We regularly find decisions being made daily within companies that have very strong and far-reaching impacts in areas such as profitability, risk, and customer satisfaction. These decisions are being made by salespeople, customer service managers, and finance managers. These decisions have consequences ranging from whether a customer is retained or lost to major issues around procurement costs, product profitability, and other areas that might expose the company to risk. Imagine these decisions being made 100 or 1,000 times per day in the average company and then you can see why people are starting to look at this.
We identify these categories of decisions and rank them by impact. For those with the greatest impact, we ask questions such as "How could this decision-making be improved?" Very often, the problem is not with the judgment or skill of the decision-maker, but rather with the information he or she has access to - and just as important, with the timeliness and "freshness" of that information. That's where BI comes in.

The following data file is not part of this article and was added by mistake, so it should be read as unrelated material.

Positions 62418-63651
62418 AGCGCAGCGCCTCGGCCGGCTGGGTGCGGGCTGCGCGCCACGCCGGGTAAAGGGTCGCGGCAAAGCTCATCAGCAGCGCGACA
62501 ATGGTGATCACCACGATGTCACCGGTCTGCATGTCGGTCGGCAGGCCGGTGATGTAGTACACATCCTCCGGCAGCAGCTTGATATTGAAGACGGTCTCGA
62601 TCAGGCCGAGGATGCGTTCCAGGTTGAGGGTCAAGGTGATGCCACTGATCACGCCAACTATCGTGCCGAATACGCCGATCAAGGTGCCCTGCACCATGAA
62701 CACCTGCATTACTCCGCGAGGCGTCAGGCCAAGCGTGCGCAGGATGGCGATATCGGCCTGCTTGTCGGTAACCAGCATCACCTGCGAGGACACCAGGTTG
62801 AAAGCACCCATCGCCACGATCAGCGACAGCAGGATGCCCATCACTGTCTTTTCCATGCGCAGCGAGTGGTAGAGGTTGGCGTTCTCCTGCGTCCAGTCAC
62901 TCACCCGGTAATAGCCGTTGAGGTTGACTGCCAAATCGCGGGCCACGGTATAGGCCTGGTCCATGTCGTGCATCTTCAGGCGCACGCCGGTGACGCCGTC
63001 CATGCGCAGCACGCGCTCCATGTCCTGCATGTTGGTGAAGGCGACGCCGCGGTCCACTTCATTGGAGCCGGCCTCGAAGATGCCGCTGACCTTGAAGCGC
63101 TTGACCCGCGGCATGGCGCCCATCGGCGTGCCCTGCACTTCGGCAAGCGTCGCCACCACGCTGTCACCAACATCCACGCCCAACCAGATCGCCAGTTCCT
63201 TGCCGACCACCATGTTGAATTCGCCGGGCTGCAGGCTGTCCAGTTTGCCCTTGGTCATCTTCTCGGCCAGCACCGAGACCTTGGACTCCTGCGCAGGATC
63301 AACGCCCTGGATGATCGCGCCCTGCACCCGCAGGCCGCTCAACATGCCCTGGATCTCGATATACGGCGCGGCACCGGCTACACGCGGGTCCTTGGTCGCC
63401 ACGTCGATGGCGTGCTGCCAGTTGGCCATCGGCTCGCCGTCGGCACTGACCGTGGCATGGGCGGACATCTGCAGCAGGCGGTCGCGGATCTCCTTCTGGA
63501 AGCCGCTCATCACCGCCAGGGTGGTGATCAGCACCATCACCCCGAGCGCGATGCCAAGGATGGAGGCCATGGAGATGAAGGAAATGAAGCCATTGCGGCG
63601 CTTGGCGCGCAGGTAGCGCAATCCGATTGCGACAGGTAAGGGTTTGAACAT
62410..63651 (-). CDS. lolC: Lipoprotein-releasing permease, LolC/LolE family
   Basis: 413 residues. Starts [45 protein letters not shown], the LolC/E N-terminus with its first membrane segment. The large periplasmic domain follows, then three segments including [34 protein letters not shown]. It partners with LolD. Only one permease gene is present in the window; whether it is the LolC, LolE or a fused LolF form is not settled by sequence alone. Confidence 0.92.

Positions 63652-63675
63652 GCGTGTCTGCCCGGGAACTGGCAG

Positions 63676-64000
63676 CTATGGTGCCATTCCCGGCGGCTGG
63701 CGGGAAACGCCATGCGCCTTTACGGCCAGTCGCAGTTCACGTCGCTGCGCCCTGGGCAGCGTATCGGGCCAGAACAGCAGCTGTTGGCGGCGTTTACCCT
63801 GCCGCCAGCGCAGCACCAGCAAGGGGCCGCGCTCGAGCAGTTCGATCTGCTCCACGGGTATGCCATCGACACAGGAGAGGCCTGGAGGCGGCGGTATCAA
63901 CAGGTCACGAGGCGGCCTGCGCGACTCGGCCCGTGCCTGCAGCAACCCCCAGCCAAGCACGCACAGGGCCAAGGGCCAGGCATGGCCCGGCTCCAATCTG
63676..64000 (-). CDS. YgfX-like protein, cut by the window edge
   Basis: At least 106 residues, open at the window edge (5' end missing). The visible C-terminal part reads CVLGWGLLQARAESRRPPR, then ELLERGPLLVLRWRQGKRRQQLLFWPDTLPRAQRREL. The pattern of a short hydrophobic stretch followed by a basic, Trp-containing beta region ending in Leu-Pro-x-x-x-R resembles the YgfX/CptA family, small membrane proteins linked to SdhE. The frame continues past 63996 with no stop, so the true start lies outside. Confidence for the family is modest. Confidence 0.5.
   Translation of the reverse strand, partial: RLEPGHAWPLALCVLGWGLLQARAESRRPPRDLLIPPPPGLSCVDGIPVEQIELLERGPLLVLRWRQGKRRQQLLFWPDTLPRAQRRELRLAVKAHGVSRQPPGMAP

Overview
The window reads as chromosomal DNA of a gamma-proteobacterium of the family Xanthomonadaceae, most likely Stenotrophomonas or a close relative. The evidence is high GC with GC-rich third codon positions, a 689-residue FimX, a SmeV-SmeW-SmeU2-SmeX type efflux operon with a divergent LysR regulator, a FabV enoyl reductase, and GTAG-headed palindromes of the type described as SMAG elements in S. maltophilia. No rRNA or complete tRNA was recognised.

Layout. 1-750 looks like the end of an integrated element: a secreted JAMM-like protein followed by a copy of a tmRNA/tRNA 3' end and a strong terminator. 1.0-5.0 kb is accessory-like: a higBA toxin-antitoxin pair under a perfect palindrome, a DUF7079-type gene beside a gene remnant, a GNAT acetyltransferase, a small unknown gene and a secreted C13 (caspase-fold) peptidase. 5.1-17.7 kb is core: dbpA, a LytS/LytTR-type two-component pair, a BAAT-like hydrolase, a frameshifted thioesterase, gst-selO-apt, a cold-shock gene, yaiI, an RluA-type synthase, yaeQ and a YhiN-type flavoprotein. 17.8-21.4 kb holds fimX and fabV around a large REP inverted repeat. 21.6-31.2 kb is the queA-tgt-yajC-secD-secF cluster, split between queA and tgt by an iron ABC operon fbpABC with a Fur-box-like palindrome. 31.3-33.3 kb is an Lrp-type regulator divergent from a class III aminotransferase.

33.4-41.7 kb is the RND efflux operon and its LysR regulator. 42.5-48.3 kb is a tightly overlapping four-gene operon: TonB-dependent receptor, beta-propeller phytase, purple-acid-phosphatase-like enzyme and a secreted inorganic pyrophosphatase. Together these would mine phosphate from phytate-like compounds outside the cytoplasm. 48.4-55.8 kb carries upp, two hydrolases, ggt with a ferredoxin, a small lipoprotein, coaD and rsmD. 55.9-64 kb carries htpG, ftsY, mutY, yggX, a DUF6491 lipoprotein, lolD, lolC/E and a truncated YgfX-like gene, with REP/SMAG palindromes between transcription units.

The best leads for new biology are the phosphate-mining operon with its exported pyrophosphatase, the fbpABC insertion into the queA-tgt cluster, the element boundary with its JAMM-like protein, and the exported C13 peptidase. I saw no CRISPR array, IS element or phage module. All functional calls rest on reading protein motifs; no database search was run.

You mentioned predictive analytics. How important is that becoming to the clients you work with?
Predictive analytics applications and models are definitely out there. The math behind them has been around for a very long time. We've used them ourselves for some of our techniques for master data management (MDM), matching and merging of customer records to eliminate duplicates, migrating from deterministic to probabilistic matching, and other similar tasks.
There are some great tools that perform forecasting and inventory management. The models take a bit of time to "tune" up front, but once they're working, they can be almost frighteningly accurate. The companies getting the most out of predictive analytics are those who aren't afraid to take a little risk and try something new. They also need to select areas of their business where there's a high degree of payoff to counteract the risk.
What kinds of questions are customers asking you these days about their BI and data warehousing issues?
The most common questions we get are around products:
- What's the best BI platform?
- What's the best database for a data mart?
What I wish people would ask us is:
- How much should I spend on BI to make sure I get value from my investment?
- What is my business case for BI? Who is it going to help most in my organization?
- What do I need to do to get my company ready for data warehousing and BI so that its introduction is successful?